WASHINGTON – Employers should have plans to keep workers at least three feet apart, colleges should consider which dormitories could be used to quarantine the sick, and flight crews should have surgical masks to put on coughing travelers under a draft of the government's pandemic flu plan obtained by The Associated Press.
The Bush administration forecasts massive disruptions if bird flu or some other super-strain of influenza arises in the United States. A response plan scheduled to be released at the White House on Wednesday warns employers that as much as 40 percent of the work force could be off the job and says every segment of society must prepare.
"The collective response of 300 million Americans will significantly influence the shape of the pandemic and its medical, social and economic outcomes," says an undated 228-page draft version of the report that had not been finalized. "Institutions in danger of becoming overwhelmed will rely on the voluntarism and sense of civic and humanitarian duty of ordinary Americans."
An outbreak could lead to a variety of restrictions on movement in and around the country, including limiting the number of international flights and quarantining exposed travelers. But the government does not foresee closing U.S. borders to fight the spread of flu, in part because it would only slow the pandemic's spread by a few weeks and because it would have such significant consequences for the economy and foreign affairs.
It's impossible to predict when the next pandemic will strike, or how great its toll might be. But concern is rising that the Asian bird flu, called the H5N1 strain, might lead to one if it eventually starts spreading easily from person to person.
So far, H5N1 has struck more than 200 people since 2003, killing about half of them. Virtually all the victims caught it from close contact with infected poultry or droppings.
The government is preparing for a worst-case scenario of up to 2 million deaths in the United States.
With no border restrictions, pandemic influenza would arrive in the United States within two months of an outbreak abroad, the document estimates. But models of influenza's spread suggest that sealing the U.S. border would not only be impractical — 1.1 million people cross the nation's 317 official ports of entry daily — but it would only delay the inevitable by a few weeks, it says.
Ship and plane captains already are required to report certain on-board illnesses upon arrival, but crews would be trained to take such steps as putting a surgical mask on a traveler who is coughing.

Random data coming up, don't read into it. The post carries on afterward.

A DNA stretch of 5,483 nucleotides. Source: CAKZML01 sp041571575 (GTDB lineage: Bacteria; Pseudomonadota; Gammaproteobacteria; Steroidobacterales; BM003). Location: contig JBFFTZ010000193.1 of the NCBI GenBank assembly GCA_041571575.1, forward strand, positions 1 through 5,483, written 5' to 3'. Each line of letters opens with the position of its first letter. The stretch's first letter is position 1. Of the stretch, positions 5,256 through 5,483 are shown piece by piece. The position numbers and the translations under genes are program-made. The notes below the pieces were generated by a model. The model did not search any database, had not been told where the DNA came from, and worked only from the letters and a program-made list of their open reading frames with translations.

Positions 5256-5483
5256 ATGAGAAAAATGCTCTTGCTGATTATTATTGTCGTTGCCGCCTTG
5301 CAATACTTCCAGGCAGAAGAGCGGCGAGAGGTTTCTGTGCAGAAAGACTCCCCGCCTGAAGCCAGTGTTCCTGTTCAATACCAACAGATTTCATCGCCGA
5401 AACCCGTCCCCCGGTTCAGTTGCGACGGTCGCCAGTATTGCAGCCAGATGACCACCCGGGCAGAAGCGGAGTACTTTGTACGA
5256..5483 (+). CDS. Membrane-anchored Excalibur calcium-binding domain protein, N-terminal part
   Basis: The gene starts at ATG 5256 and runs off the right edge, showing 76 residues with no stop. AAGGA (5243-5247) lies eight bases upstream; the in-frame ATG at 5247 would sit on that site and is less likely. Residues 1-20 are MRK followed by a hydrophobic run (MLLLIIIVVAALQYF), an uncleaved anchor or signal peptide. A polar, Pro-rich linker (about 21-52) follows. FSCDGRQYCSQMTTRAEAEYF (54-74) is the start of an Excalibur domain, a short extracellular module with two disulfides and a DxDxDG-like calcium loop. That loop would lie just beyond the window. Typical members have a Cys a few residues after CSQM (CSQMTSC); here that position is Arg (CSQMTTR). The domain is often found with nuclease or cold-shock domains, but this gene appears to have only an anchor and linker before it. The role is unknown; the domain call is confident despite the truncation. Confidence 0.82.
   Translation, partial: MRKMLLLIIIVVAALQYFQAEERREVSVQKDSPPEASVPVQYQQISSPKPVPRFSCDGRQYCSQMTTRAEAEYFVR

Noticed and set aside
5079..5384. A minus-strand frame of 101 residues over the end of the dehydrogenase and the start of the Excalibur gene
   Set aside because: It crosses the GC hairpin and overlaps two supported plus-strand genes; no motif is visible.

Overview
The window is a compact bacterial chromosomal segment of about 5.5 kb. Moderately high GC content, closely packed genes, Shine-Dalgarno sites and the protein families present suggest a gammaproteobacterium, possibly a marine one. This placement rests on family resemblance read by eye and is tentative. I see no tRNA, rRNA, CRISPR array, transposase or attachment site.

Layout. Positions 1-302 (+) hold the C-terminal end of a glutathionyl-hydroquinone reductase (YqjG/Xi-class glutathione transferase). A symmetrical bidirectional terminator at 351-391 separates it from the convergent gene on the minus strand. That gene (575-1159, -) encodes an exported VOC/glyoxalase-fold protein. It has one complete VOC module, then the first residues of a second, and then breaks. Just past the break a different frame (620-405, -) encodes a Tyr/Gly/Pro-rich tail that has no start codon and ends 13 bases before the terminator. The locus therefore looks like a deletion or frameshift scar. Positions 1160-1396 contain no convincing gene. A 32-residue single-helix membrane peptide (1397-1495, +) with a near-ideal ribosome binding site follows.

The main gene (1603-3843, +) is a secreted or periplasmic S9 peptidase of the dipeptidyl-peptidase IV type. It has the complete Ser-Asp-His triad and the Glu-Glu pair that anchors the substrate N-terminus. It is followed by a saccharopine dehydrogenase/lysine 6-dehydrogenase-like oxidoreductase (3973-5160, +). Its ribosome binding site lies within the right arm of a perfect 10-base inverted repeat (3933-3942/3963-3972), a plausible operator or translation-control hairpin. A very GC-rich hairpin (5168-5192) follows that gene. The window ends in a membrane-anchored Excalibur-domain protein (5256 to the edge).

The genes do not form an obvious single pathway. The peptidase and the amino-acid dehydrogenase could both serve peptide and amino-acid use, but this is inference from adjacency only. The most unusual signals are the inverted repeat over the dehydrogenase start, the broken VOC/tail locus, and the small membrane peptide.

The new document calls mandatory quarantine a last resort, and urges planners to consider, for example, that closing a community would sever it from the delivery of groceries and other essential goods.
The report aims to energize the private sector, noting that 85 percent of the systems that are vital to society, such as food production, medicine and financial services, are privately run.
Not only would sick workers stay home, but so would anyone who was caring for ill family members, under quarantine because of possible exposure to the flu or taking care of children when schools shut down. The same could go for anyone who simply feels safer at home.
Included in the report's advice:
_Employers should have workers remain at least three feet apart or otherwise limit face-to-face contact to limit the flu's spread, including by working from home or substituting teleconferences for office meetings.
_Colleges should consider whether dormitories could be used to house or quarantine the sick, and establish mandatory sick-leave policies for anyone exposed to the flu.
The report envisions possible breakdowns in public order and says governors might deploy National Guard troops or request federal troops to maintain order. The military also could be activated to enforce travel restrictions and deliver vaccines and medicines, the report says.
Last fall, President Bush announced a $7.1 billion strategy to fight the next flu pandemic, focusing largely on public health preparations, including plans to stockpile enough bird flu vaccine for 20 million people and anti-flu drugs for 81 million. So far, the stockpile contains enough vaccine for 4 million people and medication for 5 million.
This new report is Step 2, outlining how every branch of government would have to work with federal health officials to try to contain a pandemic and minimize its damage to the economy and society. By early next month, government agencies are to release the specific steps they plan.
The report attempts to settle any turf battle within the administration, saying the Health and Human Services Department would lead the government's interagency response effort and the Homeland Security Department would have a secondary role to assist with the health response and non-medical support.